• Glad it helps! It is a nice way to separate objects from actions you perform on those objects. The Wikipedia article is good. The Visitor Pattern is an example of double dispatch (the actual function that gets called depends on the dynamic type of two objects: the visitor and the pdf). Most object-oriented languages only support single dispatch. This is what virtual functions do in classes: the actual function called depends only on the dynamic type of the object you call it on. That's why this may be confusing at first: it isn't supported as simply as single dispatch and isn't as common. – Jeremy West Mar 30 '17 at 21:24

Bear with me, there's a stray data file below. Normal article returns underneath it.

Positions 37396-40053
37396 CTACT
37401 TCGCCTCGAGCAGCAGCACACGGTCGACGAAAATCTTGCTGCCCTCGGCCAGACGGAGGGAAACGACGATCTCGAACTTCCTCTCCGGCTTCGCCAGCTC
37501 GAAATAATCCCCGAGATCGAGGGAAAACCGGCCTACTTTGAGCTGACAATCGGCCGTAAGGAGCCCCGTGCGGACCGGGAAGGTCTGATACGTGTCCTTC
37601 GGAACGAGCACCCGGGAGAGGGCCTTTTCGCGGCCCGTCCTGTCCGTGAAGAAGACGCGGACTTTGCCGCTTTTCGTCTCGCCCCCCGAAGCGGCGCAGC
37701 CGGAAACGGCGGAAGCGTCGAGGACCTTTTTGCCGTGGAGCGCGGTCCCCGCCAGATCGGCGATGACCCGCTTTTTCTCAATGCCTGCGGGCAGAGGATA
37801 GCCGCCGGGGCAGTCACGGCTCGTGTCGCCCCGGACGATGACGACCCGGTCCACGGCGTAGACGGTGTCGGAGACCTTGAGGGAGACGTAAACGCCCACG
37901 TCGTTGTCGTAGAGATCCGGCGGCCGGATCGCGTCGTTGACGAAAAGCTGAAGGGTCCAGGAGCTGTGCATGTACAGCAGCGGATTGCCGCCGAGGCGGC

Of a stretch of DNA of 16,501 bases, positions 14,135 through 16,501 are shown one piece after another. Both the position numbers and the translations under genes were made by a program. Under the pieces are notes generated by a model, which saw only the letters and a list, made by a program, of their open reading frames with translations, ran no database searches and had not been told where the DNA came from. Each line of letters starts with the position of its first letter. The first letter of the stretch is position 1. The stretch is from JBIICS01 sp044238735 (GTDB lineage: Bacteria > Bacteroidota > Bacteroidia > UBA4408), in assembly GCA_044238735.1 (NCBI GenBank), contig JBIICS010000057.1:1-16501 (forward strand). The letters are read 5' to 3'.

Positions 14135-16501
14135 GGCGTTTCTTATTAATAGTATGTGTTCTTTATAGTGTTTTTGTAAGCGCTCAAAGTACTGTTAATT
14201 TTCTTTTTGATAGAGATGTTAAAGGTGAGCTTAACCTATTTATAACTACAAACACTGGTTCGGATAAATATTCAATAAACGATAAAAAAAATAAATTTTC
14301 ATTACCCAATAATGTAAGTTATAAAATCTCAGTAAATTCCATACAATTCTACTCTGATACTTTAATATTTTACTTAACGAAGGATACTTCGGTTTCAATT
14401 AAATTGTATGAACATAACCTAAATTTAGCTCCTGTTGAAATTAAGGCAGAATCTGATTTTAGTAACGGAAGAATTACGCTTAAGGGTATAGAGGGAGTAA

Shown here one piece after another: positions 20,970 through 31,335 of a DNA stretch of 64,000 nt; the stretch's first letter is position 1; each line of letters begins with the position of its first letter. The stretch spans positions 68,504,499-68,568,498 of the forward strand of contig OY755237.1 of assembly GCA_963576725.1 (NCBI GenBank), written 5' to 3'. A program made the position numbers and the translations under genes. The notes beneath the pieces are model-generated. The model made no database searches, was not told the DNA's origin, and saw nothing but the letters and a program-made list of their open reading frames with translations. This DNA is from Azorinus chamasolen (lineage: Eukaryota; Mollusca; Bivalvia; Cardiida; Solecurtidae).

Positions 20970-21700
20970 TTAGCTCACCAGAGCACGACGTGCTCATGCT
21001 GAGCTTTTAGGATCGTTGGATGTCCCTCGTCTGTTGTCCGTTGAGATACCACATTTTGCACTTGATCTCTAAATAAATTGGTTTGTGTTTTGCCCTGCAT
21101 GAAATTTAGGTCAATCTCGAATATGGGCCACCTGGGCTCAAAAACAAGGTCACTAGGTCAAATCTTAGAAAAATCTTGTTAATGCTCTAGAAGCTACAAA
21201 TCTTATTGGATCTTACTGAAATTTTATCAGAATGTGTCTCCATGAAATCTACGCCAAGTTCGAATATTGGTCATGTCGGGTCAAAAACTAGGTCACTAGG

• That's awesome, I'll be reading up more on double dispatch patterns tonight. Very clever design pattern. I'm now working on adding a current page context param into the into the AcceptVisitor method to handle some of the UI stuff, if that works as planned the ugly switch statements will be no more! – Andrew Deacy Mar 30 '17 at 22:04
3

Generally speaking, you can resolve this sort of thing by changing this:

DoStuff_PdfA(aPdf);

to this:

aPdf.DoStuff();

Each derived type can override DoStuff to get it to do something type-specific.

When you do it this way, DoStuff won't have access to the member variables in current scope, so you may have to pass it some sort of context:

aPdf.DoStuff(myContext);

or if you want something quick and dirty you can cheat and do something like this:

aPdf.DoStuff(this);

If you need to create a worker for aPdf (e.g. create a type-specific UploadPdf object), inject a factory

var uploader = aPdf.GetUploader(uploaderFactory);

...and let the subtype resolve it:

PdfUploader GetUploader(IUploaderFactory factory)
{
    return factory.Resolve<PdfTypeA>();
}